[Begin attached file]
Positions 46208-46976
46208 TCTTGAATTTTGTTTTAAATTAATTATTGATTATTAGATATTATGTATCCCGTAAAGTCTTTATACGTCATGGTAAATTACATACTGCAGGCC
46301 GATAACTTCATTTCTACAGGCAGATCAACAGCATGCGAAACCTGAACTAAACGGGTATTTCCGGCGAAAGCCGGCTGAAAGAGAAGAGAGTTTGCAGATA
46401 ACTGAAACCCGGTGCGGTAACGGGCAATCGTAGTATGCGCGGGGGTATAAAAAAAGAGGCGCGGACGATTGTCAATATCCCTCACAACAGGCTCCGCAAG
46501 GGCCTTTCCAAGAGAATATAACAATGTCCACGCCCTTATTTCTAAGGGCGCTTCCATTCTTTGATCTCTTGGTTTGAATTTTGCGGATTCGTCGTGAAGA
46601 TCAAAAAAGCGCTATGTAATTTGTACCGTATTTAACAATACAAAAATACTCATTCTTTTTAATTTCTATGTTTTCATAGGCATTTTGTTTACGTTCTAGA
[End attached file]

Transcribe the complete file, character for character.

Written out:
Positions 46208-46976
46208 TCTTGAATTTTGTTTTAAATTAATTATTGATTATTAGATATTATGTATCCCGTAAAGTCTTTATACGTCATGGTAAATTACATACTGCAGGCC
46301 GATAACTTCATTTCTACAGGCAGATCAACAGCATGCGAAACCTGAACTAAACGGGTATTTCCGGCGAAAGCCGGCTGAAAGAGAAGAGAGTTTGCAGATA
46401 ACTGAAACCCGGTGCGGTAACGGGCAATCGTAGTATGCGCGGGGGTATAAAAAAAGAGGCGCGGACGATTGTCAATATCCCTCACAACAGGCTCCGCAAG
46501 GGCCTTTCCAAGAGAATATAACAATGTCCACGCCCTTATTTCTAAGGGCGCTTCCATTCTTTGATCTCTTGGTTTGAATTTTGCGGATTCGTCGTGAAGA
46601 TCAAAAAAGCGCTATGTAATTTGTACCGTATTTAACAATACAAAAATACTCATTCTTTTTAATTTCTATGTTTTCATAGGCATTTTGTTTACGTTCTAGA